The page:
Tuesday, May 26, 2015

William Powell

From what I've seen of him, William Powell was distinctive from other actors of the 30s in that he was a charmer, but his style of charm came with a measure of tough-talking swagger to it. Not unlike his character in My Man Godfrey, it was as if someone had taken him off the street and turned him into a "gentleman," but they couldn't completely scrape away all of the rough edges to him.

It's funny, but even though the bulk of his career was in comedy, I don't necessarily think of him as a comic actor. To me, he's more like an actor who did comedy, and I'm not sure why that is. These days, comic actors like Will Ferrell or Tina Fey tend to be more pigeon-holed in those roles than in the past, and when they step outside their comfort zones to do a Stranger Than Fiction or a Punch-Drunk Love, that's looked upon as unusual, as an anomaly. 

With Old Hollywood actors like Powell, however, it was different. They took the scripts they were given, and sometimes it was a comedy, like Manhattan Melodrama, or a drama, like The Great Ziegfeld. So maybe my perception of Powell has something to do with that.

Powell made a mind-boggling fourteen films with Myrna Loy, including the six Thin Man films and Ziegfeld, the Best Picture winner. I've talked before about the two of them. Screen pairings like theirs were probably much easier to pull off when actors were tied to a single studio, which would explain why we never see them anymore - at least, not as prolifically. Still, I can understand the appeal in them. It can be a comfort to see two actors you like making movies together. You have an idea of what to expect, even when they're playing different characters.

Before the Thin Man movies, Powell headlined another franchise, featuring him as the amateur sleuth from literature, Philo Vance. He made five of those. I watched a clip from the first of them, The Canary Murder Case from 1929 (which also featured Jean Arthur and Louise Brooks) online, and it struck me that making the transition from silent films to talkies must have been easy for him. He had a remarkable speaking voice. He had made a living playing heavies during the silent era, and Canary was supposed to have been a silent until it was reworked as a talkie.

Powell, with third wife Diana Lewis
For a time, Powell was married to Carole Lombard, and he also had an affair with Jean Harlow. Lombard was his second wife, and they only lasted two years together before divorcing amicably in 1933. (Lombard would go on to marry Clark Gable.) As for Harlow, Powell was born in Pittsburgh and moved to Kansas City, and while there, he lived a few blocks away from Harlow, though they wouldn't meet until they both became movie stars.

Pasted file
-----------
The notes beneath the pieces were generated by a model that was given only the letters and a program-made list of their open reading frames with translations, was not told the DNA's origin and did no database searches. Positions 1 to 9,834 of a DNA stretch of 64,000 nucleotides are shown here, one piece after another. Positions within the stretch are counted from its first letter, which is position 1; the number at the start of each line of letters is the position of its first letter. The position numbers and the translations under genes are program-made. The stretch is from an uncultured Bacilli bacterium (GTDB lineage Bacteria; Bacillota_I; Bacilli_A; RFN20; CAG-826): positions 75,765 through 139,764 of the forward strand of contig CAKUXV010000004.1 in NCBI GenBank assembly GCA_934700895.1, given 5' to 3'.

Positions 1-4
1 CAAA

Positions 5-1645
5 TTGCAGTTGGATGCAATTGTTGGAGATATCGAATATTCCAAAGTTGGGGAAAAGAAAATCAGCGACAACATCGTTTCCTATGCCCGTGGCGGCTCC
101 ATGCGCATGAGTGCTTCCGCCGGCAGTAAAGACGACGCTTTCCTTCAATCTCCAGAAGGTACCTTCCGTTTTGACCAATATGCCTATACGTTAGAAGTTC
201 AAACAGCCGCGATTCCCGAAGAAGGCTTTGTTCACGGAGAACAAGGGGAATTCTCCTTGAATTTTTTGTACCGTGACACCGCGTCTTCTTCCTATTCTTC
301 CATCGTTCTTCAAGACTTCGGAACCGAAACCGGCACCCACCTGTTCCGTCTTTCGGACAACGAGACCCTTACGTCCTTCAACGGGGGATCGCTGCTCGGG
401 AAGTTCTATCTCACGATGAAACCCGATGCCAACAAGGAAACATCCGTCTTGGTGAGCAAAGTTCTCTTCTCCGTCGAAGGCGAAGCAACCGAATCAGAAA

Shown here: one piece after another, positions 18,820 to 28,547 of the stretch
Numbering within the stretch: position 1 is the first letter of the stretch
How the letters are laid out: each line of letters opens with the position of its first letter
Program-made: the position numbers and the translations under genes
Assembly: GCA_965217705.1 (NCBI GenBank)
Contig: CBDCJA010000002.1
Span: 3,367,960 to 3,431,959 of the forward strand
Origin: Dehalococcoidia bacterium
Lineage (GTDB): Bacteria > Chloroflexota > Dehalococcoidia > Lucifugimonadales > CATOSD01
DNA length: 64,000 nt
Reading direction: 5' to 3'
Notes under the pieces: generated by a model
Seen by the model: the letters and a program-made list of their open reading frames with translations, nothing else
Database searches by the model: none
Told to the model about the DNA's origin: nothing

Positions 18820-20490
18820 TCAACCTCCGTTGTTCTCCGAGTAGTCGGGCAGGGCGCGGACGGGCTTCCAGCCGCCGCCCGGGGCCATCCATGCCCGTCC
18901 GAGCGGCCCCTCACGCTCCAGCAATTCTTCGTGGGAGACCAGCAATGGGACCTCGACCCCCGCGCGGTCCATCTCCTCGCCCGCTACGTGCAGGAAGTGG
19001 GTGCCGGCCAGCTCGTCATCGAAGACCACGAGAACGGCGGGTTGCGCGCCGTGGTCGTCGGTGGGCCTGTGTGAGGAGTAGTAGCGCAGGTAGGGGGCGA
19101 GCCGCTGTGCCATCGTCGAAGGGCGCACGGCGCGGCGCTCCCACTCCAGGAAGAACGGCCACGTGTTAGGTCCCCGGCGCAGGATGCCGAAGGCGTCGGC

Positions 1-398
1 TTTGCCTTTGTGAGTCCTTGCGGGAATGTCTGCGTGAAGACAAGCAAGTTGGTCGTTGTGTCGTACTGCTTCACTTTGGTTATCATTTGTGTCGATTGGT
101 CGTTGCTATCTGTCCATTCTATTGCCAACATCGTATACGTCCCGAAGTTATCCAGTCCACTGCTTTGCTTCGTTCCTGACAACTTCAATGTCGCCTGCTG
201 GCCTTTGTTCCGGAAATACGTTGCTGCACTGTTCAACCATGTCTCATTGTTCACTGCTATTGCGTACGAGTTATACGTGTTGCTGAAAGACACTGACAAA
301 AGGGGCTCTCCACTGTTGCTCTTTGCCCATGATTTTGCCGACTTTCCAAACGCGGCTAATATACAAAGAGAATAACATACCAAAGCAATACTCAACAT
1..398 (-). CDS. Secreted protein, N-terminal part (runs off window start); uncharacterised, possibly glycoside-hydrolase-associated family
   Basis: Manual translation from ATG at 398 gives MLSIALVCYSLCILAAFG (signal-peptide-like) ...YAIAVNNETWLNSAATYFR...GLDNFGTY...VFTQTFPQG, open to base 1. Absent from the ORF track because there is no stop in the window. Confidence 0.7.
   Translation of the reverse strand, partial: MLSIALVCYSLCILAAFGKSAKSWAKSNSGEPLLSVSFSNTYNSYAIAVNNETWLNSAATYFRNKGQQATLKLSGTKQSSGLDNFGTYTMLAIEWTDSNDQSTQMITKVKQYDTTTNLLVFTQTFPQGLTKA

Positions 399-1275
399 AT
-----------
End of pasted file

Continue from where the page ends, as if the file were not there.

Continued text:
In 1935, they met on the set of the film Reckless, and that's when their relationship began. They would star together in Libeled Lady the next year. When Harlow died in 1937, Powell took it really hard. He paid for her funeral and took a break from acting for awhile. He'd find love again, though, in his third wife Diana Lewis, with whom he stayed until his death in 1984.

Powell was a pleasant actor to watch. I like to think he was a good guy as well; I certainly hope so. He deserves a place up there with the Cary Grants and Fred Astaires of Old Hollywood.

Next: Tod Browning

Films with William Powell:
The Thin Man
Libeled Lady
Mister Roberts

Jack Lemmon
Jean Arthur
Edward G. Robinson
Rita Moreno
Frank Capra
Bernard Herrmann
Joan Blondell
James Dean
Ethel Waters

I just thought this was funny.


  1. From Myrna Loy's autobiography: "I never enjoyed my work more than when I worked with William Powell. He was a brilliant actor, a delightful companion, a great friend and, above all, a true gentleman."

  2. Just about says it all, doesn't it? Thanks for that.

  3. It is truly satisfying to learn that someone may be all that we think they are.

  4. It is. When I said "I like to think Powell was a good guy," that was kind of an off-the-cuff statement. I had no idea of knowing for sure one way or another, and I probably had his screen "persona" in mind more than anything else, but yeah, it's nice to hear it confirmed from someone who knew him.

  5. There are also a lot of similar comments from many of his co-stars. Almost all his leading ladies listed him as one of their favorites to work with. His kindness and wild sense of humor mentioned a lot. Definitely a classy guy.


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